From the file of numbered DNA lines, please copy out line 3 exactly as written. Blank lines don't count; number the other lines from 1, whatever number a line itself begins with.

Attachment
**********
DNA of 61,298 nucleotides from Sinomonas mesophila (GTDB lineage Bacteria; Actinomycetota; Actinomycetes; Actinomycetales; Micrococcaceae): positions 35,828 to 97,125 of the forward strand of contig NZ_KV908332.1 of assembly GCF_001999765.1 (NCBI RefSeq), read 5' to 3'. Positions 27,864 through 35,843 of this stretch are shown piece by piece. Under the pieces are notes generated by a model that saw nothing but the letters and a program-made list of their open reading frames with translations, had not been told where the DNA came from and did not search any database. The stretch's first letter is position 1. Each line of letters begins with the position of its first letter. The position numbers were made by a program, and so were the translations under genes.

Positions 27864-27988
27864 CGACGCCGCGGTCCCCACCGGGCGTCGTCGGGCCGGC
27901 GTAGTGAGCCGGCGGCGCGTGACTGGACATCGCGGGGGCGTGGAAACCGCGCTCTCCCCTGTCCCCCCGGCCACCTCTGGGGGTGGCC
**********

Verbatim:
27864 CGACGCCGCGGTCCCCACCGGGCGTCGTCGGGCCGGC